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An endorsement: Lava soap

My father grew up poor during the Great Depression and the years before World War II, when he enlisted in the Army Air Corps. After a childhood like that, he was as tough as a piece of beef jerky left in the summer sun.

Occasionally, he and my little boy self would do something together and then wash our hands. Our bathroom sink didn’t blend the water temperatures like modern faucets do. There was one tap for hot water, one for cold. My father always washed his hands under the hot water tap, and he tried to get me to do the same. Nope. Cold water for me.

Occasionally our hands would be really dirty, so he’d break out a bar of Lava soap. Lava, for those who never have used it, is abrasive. Lava contains ground-up pumice, a volcanic rock. How well does Lava work? The soap’s website says, “Whether you’re a master mechanic or a weekend gardener, you’re going to want to get your hands on Lava. The power of pumice is the key to its effectiveness. Grease, grime, oil, tar, ink, paint, glue, resins, adhesives, caulk — Lava cleans it all!” This is what’s known as truth in advertising.


As a boy, I hated washing my hands with Lava because of the way it felt, and I’m certain my father viewed me as a wimp, or whatever the equivalent word is for a 5- or 6-year-old boy. Even then it was clear I wasn’t going to make a living with my hands.

Lava soap remained a childhood memory that I dredged up every now and then—up until a few years ago. I had been working on something greasy—it might have been a bicycle chain and its sprockets—and my hands were black with dirt and oil. I washed a layer away with ordinary soap, then another, but the soap wouldn’t clean the grease from the wrinkles in my hand.

Next stop: supermarket. Next purchase: Lava. It worked just as well I had hoped it would. It does just what its website says. Now, it’s a staple in my basement at the beat-up, paint-smeared stainless steel sink where I wash my hands after a grimy day. As the Lava website says, it’s the soap to use “no matter where you are or how dirty you get.”

But I still wash my hands in cold water.

Comments

( 10 comments — Leave a comment )
nodressrehersal
Jul. 6th, 2012 09:07 pm (UTC)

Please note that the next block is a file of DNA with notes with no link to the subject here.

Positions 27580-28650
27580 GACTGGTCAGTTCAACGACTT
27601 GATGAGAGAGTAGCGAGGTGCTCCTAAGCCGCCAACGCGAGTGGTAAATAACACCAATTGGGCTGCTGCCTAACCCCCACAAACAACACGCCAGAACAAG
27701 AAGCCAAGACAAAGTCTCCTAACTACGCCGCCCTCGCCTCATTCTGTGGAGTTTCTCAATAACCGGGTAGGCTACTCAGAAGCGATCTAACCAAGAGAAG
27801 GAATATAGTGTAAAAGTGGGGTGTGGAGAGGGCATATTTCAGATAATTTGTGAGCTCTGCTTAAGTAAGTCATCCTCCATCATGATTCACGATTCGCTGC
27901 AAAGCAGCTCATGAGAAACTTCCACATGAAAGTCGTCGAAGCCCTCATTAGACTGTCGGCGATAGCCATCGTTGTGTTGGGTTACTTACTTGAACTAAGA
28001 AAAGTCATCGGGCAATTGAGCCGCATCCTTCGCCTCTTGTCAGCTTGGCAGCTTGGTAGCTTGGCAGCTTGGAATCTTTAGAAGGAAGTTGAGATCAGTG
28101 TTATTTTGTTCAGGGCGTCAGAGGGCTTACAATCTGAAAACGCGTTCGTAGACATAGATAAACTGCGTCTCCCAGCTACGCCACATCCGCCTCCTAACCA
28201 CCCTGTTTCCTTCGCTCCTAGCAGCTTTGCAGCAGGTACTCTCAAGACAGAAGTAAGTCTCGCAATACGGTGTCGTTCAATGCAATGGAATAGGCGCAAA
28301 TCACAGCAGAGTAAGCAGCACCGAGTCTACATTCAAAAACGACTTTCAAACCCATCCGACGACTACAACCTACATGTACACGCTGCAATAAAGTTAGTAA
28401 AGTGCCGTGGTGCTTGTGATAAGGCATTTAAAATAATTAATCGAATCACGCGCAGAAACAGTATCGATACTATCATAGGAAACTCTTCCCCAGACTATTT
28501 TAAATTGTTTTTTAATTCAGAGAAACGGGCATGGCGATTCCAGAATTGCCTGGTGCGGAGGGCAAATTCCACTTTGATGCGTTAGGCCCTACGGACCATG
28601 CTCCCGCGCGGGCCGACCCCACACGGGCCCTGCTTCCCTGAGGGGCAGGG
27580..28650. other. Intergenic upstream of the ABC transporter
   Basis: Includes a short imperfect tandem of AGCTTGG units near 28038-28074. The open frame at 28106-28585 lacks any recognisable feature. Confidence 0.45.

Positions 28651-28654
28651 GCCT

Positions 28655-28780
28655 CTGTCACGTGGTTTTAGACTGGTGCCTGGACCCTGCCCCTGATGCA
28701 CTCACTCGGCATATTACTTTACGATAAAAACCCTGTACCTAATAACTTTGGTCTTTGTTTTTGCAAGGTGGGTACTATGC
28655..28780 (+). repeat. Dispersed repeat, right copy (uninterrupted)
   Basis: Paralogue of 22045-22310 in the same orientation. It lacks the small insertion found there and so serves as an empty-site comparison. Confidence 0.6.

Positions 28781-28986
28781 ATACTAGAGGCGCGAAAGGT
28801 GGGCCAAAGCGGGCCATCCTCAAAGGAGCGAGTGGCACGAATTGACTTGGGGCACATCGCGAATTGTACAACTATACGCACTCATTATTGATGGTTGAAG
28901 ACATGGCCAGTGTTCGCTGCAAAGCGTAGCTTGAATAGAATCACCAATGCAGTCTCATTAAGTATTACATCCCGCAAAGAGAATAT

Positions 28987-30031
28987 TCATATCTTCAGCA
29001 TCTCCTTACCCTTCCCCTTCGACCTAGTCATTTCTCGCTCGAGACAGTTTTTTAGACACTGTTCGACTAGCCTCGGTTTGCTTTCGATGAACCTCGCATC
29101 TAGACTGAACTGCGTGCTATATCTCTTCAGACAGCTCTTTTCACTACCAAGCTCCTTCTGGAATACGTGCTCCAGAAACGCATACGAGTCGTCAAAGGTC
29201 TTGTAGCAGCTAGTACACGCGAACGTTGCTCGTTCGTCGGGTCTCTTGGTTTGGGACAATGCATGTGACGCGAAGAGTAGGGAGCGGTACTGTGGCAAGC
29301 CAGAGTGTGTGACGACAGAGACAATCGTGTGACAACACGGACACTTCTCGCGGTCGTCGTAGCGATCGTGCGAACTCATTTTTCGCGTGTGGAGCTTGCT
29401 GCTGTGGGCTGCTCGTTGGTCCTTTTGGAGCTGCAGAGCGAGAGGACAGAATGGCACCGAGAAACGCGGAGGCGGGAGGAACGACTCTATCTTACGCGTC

That's exactly where our Lava soap lives, in the two-basin utility sink next to the washer and dryer. It also comes in a pump bottle, but it's harder to find. Sometimes Lava soap is the only thing that'll do the job.
patrick_vecchio
Jul. 6th, 2012 09:09 pm (UTC)
I think they should market it as a facial defoliant, too
gregorypeccary
Jul. 6th, 2012 09:16 pm (UTC)
Sorry, but the equivalent word for wimp for a 5 or 6 year old boy, especially in the 60's, would be "Nancy Boy".
patrick_vecchio
Jul. 6th, 2012 10:43 pm (UTC)
Thanks for clearing that up. But why are you apologizing?
anita_margarita
Jul. 6th, 2012 10:43 pm (UTC)
My husband keeps Lava soap around and my father always had it too. I seldom get that grimy/oily, but when I do - I get a bar of Lava.

It also works well to take off the thick, cracked skin I get on my heels during the summer when I wear sandals constantly.
patrick_vecchio
Jul. 6th, 2012 10:44 pm (UTC)
That's a good tip about sandal foot. I'll pass it along to my wife.
(Anonymous)
Jul. 7th, 2012 10:32 am (UTC)
Back when Olean had dirt streets, they used to put down a mix of oil and tar. My 8 year old brother and his brand spanking new Banana Bike took a slide on such a street newly tarred. My job was to scrub him with Lava. All the tar came off but it must have felt like being cleaned by a broken piece of glass, he screamed the whole time.
patrick_vecchio
Jul. 7th, 2012 01:44 pm (UTC)
I won't ask what he was doing riding on a freshly tarred street. (It's a good thing he didn't fall during the seal-and-chip days.) And being scrubbed by Lava couldn't have been that bad. He probably made a big deal out of it so your dad didn't give him a whupping for riding in the tar to begin with.
minnesattva
Jul. 8th, 2012 11:24 am (UTC)
We have the Lava soap next to the regular pump-handle, pastel, fragranced girly hand soap my mom buys. I remember talking to my dad when he came in, good Minnesota topsoil, tractor grease, combine oil, or who-knows-what on his hands, and it all washed away like magic, like it was no big deal, which is just how he works.
patrick_vecchio
Jul. 8th, 2012 01:53 pm (UTC)
Your dad and my dad and who knows how many others had work ethics the size of aircraft carriers. Even on a day he was tired, my old man could work my ass into the ground and barely break a sweat in doing so. Getting their hands Lava dirty was just part of a day's work for them.
( 10 comments — Leave a comment )

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